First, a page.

Monday, September 26, 2005
We just had a very strong, albeit brief, thunderstorm. I stayed dry in the computer lab, but it really poured for about 30 minutes. It really reminded me of the summer storms we have in Missouri, so it was nice to have a bit of home right here in Taiwan.
Last Thursday my “Cross-Straits Relations and Asia-Pacific Security” class officially began. The room was packed with international students, many more than they were apparently expecting. We gave brief introductions, and though this is a pretty diverse group, about half of the students are French students majoring in management. Many of them seem to be taking the class because it sounds interesting, but I don’t think they will be returning this week. We still have another week before we have to finalize our schedules for the semester, so a lot of these students still have time to choose another class. I think many of them had a hard time understanding the professor because it was a large classroom and he has a bit of an accent. I feel very lucky to be a native English speaker with a lot of experience dealing with accented English, because I understood pretty much everything we talked about.
Our professor, Dr. Lin, is the Vice President of the Taiwan Foundation for Democracy, a think tank based in Taipei. He got his Ph.D. in the U.S. and seems to be really well-connected. I got to talk with him one-on-one outside of class later that day. He filled me in on some interesting aspects of Taiwan’s foreign policy decision-making process, something I found quite interesting. I am thinking of writing my research paper in his class about Taiwan-Japan relations. Dr. Lin offered to help me set up interviews with current and former Taiwanese government officials to interview as part of my research. This is another great opportunity to build my network of contacts that really got off to a good start this summer in Japan.
On Friday I had to get up early to ride the bus to a “resort” out by Cheng-ching Lake on the outskirts of Kaohsiung. We had a two-day event sponsored by the Political Science Department to welcome new graduate students. We spent most of our time in an over-air conditioned room (yes, too cold even for me) playing children’s games. It was pretty bizarre, and being the only foreigner there, I didn’t have much of a grasp of what was going on most of the time. Some of the students translated for me every once in a while, but I kind of lost interest during many of the games. The most frustrating times were the ones when everyone laughed. Of course I wanted to know what was so funny, but the punch line was always lost on me. Humor is probably the most difficult thing to translate, and the Chinese (like the Japanese) seem to use a lot of puns and other word-play type jokes that cannot be accurately translated. It doesn’t matter how funny a joke is, if someone has to explain it to you, you will not think it is very funny.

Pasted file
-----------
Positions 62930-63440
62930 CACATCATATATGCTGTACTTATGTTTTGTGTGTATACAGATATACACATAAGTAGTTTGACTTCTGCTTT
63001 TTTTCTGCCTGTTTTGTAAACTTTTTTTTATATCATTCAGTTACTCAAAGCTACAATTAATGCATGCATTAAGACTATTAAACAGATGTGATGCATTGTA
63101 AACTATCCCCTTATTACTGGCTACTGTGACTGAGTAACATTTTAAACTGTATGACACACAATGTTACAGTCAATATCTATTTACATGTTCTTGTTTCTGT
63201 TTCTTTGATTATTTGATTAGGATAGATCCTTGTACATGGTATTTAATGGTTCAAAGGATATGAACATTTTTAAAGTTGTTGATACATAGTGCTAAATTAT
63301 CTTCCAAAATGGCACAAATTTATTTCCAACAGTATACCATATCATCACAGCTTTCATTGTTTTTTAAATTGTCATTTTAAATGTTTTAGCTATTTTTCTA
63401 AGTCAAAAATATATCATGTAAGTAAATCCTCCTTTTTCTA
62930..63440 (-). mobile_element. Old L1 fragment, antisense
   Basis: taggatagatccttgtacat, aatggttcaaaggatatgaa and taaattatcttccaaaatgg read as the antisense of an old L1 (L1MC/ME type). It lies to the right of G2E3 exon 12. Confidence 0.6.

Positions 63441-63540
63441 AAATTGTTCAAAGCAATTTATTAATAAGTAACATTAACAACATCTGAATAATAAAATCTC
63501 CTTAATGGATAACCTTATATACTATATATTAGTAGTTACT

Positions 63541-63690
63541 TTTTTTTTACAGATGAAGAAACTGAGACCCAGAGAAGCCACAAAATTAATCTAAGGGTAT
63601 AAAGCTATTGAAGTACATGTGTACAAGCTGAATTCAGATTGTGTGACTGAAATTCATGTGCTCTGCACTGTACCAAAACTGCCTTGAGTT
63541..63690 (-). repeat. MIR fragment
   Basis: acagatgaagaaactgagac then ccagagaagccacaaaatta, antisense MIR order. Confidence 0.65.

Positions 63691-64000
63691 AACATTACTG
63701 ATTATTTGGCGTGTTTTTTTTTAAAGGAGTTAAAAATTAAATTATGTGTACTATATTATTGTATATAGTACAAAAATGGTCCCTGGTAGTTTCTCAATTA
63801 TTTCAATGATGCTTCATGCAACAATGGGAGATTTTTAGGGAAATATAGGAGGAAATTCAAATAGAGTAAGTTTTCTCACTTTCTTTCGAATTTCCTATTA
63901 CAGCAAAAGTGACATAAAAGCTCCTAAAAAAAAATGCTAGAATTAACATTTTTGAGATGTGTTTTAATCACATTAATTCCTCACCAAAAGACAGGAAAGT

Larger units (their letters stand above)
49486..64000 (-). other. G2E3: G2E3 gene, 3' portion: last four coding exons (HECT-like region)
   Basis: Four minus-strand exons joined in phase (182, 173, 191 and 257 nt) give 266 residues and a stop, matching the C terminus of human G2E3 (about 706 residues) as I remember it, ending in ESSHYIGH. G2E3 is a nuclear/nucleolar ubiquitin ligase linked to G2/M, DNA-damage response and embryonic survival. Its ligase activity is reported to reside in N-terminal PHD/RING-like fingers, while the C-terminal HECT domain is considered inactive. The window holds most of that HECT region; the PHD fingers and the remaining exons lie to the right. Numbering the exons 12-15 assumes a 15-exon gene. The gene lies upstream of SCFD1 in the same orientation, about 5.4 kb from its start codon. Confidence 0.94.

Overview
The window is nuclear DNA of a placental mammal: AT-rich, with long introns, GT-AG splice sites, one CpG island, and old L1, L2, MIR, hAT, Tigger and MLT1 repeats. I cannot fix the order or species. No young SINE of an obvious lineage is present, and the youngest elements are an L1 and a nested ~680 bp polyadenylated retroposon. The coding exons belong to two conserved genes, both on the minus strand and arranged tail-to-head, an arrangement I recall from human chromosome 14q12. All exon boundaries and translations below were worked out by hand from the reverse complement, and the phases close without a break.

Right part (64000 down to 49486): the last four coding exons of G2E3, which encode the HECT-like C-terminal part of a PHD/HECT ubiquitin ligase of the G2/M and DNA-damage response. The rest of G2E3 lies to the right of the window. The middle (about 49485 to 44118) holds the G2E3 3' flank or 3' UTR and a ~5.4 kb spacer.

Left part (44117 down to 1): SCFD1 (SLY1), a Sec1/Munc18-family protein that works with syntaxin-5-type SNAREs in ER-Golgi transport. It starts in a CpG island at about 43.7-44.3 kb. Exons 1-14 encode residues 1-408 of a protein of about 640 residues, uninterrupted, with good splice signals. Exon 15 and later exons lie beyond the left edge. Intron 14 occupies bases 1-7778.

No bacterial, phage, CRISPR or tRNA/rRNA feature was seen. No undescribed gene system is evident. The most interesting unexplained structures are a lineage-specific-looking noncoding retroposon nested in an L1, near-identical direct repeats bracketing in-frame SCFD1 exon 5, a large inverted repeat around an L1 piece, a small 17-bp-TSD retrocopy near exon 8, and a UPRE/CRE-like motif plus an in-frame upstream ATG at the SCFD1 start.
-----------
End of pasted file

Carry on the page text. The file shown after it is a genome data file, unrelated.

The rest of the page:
On the upside, we had a barbeque on Friday night and I got to play paintball on Saturday. I also met some really cool students, including a few police officers who are apparently taking classes here. Two of them are Taiwanese SWAT team officers who work as mounted police on the weekends. They were really friendly and one of them gave me his card, telling me if I ever had any trouble in Taiwan I should call him and he will help me out. Now I am not planning on doing anything that would get me in trouble with the law while I am here, but you never know when the Taiwanese might get the idea in their head that I look like a terrorist. Hey, it happened in Japan, why not here?
The barbecue was really good. We had all kinds of pork, chicken, beef, and fish on the grill. I ate a little too much (big surprise, right?), but slept like a log. We stayed in a big room with about 20 mats to sleep on. It was really nice, and I was going to get a picture of the room in the morning, but I was rushed out the door to breakfast, so in my haste I forgot. I managed to find the one English station on the TV (CNN) and watched reports on Hurricane Rita as it approached the Texas/Louisiana coast. Thank God it wound up losing strength so quickly; it really seemed ominous on the approach.
Paintball was fun, but I think I was a little too gung-ho. We only had 30 bullets and I ran out about halfway through the second game. I didn’t get shot, but since I was hiding behind and oil drum and peeping out to shoot at about 10 different people, I am not sure if I got anyone or not. I think I got at least one guy, but it was kind of hard to tell.
It was nice to get back home and shower and sit in the AC for a while. We had pretty mild weather on Friday, but Saturday was as hot as any day we have had so far. I went to the beach for a little while in the afternoon, but we couldn’t swim, so I went home shortly afterwards. We went out for pizza on Saturday night, which was really good. It’s been so long since I had a good pizza, and I was starting to get a little tired of Chinese food all the time. Some of the food here is amazing, but some of it is not very good at all. Trying something new is always a crap shoot, and after a few days of having some really good and some not-so-good dinners, I was ready for a safe bet. It’s hard to go wrong with a really good pizza…